By Susan E. Campbell
Trends in the heating, cooling and insulation fields and the sciences behind them project lower costs and greater efficiency, say the experts.
John V. Bove Jr., CFO of G. A. Bove and Sons Inc. of Mechanicville, said his company is experiencing an uptick in propane systems and delivery, especially in new residential construction.
“Propane is very versatile,” said Bove. “The fuel is very similar to natural gas, but gas lines have to stop somewhere.”
A new residential neighborhood may not have been piped for natural gas, although the utility may add lines later on. Meanwhile, propane gas has diverse uses, including heating, hot water, cooking, cooling, fireplace inserts, outdoor grills and fire pits, even for heating the pool, Bove said.
“It’s one source for winter, summer and everything in between,” said Bove.
Among older homes or businesses, it is an easy conversion to propane or natural gas as older oil furnaces reach their life expectancy.
“Schools used to use oil, but it was not good for the environment. You cannot retrofit an old number six boiler, so the schools converted to gas or propane, which was cleaner and cheaper,” Bove said.
Fuel pricing is a function of supply and demand; rates go down with use and up when the commodity becomes scarcer, and always in the winter.
Bove credits domestic production, specifically hydraulic fracturing, with keeping supplies healthy and rates reasonable. Fracking is controversial because it uses another precious commodity, water, to release oil or gas from deep within the earth and some believe contamination risk is too great to be an effective option.
"Five years ago the percentage of fuel consumed domestically and produced in the U.S. and Canada bottomed out at 26 percent. Today the figure is 60 percent," Bove said.
He said low fuel prices are 100 percent correlated with fracking. Like it or not, the process is one that helps alleviate foreign dependence on fuel.
Such foreign dependence, along with any instability in the political situation in the Middle East or South America (what if the Suez Canal shuts down, he asks), means that the fuel market becomes less controllable, which in turn translates to more risk, he said.
When Bove's grandfather started the company in 1930, he initially delivered coal and then home heating oil. Today, G. A. Bove delivers diesel blends, gasoline, winter blends, wood pellets, kerosene and propane, and has a large staff that services and repairs all kinds of heating and cooling systems.
Bove said propane customers are their top priority.
"Service is set up to get to our customers the same day they call, and we will service natural gas systems or those we don't deliver fuel for," said Bove. "My father said, if someone has an emergency, we don't stop working until they have heat."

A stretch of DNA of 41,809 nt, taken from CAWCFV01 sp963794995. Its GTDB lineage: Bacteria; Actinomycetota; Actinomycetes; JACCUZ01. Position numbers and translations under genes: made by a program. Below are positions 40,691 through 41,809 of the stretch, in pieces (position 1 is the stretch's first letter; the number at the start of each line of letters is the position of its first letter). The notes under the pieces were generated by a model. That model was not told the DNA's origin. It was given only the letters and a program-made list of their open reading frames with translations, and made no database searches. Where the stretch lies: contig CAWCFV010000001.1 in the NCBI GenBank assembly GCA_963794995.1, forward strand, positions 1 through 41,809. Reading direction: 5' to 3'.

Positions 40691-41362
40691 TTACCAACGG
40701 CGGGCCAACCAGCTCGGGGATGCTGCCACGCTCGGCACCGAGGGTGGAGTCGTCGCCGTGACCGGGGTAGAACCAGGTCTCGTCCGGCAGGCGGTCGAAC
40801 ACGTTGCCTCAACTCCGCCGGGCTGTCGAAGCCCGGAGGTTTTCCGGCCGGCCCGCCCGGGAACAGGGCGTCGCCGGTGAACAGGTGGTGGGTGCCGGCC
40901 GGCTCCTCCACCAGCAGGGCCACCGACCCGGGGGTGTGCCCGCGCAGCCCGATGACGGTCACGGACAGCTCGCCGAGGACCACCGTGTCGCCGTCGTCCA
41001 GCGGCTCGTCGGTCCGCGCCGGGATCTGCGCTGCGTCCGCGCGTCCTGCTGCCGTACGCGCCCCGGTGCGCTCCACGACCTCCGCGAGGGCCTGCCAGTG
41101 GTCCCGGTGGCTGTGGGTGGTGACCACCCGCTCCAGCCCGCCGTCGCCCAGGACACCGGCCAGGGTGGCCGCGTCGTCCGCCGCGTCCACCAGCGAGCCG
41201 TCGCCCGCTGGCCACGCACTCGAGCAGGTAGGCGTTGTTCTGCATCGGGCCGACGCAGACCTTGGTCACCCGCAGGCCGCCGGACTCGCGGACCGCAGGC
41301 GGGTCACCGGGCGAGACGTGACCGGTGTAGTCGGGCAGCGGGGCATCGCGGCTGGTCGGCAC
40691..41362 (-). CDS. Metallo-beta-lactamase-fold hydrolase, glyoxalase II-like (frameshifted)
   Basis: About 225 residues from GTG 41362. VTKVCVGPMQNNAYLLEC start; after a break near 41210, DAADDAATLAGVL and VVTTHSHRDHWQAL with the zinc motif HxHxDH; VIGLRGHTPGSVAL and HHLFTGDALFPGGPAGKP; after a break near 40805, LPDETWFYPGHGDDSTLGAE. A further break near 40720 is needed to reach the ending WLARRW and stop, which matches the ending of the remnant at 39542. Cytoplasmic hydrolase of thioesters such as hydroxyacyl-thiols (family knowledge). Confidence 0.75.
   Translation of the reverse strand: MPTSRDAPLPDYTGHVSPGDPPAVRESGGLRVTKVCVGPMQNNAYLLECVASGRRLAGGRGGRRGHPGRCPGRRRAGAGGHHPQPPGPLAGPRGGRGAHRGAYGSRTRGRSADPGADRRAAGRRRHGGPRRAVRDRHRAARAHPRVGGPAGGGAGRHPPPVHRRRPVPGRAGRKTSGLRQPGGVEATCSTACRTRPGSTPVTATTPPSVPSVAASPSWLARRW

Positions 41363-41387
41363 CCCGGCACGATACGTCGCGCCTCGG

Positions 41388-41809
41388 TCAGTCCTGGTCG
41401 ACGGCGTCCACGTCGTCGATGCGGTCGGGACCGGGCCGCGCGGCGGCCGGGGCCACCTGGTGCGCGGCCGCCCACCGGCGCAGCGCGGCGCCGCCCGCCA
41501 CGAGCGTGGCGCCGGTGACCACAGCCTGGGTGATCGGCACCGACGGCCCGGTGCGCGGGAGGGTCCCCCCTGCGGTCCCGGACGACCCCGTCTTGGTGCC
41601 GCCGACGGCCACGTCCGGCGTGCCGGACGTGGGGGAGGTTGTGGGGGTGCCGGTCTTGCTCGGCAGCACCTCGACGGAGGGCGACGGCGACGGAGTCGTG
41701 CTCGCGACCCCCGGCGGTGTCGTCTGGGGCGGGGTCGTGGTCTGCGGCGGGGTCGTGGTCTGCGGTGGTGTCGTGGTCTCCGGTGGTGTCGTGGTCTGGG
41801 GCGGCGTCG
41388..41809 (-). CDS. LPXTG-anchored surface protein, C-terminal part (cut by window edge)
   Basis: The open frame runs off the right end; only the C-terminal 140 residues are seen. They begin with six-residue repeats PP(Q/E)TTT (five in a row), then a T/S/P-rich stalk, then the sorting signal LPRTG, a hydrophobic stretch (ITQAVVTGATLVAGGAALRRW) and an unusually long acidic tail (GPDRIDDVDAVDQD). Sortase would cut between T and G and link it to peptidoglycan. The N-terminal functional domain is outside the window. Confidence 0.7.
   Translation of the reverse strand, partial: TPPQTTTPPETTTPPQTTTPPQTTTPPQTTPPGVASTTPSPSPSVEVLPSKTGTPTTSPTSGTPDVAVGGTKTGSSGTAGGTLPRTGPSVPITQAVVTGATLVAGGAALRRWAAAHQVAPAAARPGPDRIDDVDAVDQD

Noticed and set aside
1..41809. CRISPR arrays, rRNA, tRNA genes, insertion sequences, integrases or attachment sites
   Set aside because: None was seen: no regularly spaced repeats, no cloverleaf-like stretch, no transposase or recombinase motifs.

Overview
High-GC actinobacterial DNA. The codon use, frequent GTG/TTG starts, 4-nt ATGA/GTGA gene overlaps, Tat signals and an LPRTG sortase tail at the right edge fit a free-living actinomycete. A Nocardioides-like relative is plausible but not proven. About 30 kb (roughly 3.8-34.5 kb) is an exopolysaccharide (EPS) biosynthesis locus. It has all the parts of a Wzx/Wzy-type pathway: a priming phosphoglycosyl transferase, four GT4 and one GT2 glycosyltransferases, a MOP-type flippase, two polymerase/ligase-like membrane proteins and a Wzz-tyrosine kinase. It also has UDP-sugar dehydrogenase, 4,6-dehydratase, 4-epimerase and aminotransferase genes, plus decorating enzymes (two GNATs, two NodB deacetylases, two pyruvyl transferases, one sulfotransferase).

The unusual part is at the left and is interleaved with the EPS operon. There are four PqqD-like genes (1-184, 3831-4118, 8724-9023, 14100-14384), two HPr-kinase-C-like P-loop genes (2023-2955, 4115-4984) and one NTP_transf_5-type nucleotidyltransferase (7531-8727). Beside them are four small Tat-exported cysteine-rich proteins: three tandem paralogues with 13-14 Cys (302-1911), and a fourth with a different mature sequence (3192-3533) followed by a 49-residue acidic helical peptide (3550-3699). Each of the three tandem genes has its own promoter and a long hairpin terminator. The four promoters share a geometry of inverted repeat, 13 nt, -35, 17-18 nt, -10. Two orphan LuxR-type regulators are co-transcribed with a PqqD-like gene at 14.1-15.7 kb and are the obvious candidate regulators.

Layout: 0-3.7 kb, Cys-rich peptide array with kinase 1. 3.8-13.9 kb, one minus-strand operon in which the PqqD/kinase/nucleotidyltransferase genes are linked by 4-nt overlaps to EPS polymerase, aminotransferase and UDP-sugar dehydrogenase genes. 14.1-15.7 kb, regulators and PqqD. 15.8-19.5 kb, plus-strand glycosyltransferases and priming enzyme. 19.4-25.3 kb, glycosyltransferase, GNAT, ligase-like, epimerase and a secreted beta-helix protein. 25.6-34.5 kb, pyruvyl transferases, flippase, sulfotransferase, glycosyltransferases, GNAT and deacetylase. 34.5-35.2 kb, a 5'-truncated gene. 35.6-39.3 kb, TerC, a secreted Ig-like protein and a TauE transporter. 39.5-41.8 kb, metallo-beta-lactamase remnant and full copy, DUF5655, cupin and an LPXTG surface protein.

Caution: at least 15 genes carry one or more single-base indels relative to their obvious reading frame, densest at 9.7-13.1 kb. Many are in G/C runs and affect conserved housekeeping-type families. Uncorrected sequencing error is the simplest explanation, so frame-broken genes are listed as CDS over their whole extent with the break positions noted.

Growing up in the business, Bove has first- and second-hand knowledge of embargo, recession, and any number of pressures on fuel pricing. He predicts a small increase in crude oil prices this season. There will always be some daily volatility, he said, because fuel is not being stored in the quantities it used to. Half the terminals at the Port of Albany and Port of Rensselaer are closed.
The industry uses a "just in time" inventory method. Barges for Mobil, Exxon and Gulf used to arrive in summer and fill up the tanks for winter, he said.
"Now they bring what they think they'll need in the next week," said Bove.
Propane pipelines were introduced in the U.S. 50 years ago. But they only bring so much fuel to the area, he said.
"It needs to get here sooner and more efficiently," Bove said. "Lower fuel storage has to do with upkeep, cost and declining industry upstate."
Customers cannot control external forces, but they can elect to lock in prices before the perennial mid-winter increase by using one of the payment plan options Bove offers, he said.
Customers can do a fixed-rate budget over 10 or 12 months, clients' choice, based upon predicted usage. The other option is to make prepayments.
"You can lock in a price and the price actually go down in the winter, but 80 percent of the time it's a good economic decision to budget," he said. "Over the years, prices average out and clients get a better deal with a budget arrangement."
Businesses do it so they know what their expenses will be for their budget numbers, he said. Locking in is especially popular among agricultural clients.
"It is not that agriculture doesn't want the best rate for fuel. They don't want to budget $20,000 and then fuel costs are $30,000," he said. "Some have already sold their corn so they absolutely need to know their costs."
Like corn, fuel is similar in how it reacts to today's marketplace, Bove said. "It's not like the old days when you go to market and see what you'll get."
Gerald K. Davis said his company, Superior-Co-op HVAC in Ballston Lake, is trending with the popularity of geo-thermal heating and cooling, sparked in part by generous federal and state tax credits and National Grid rebates.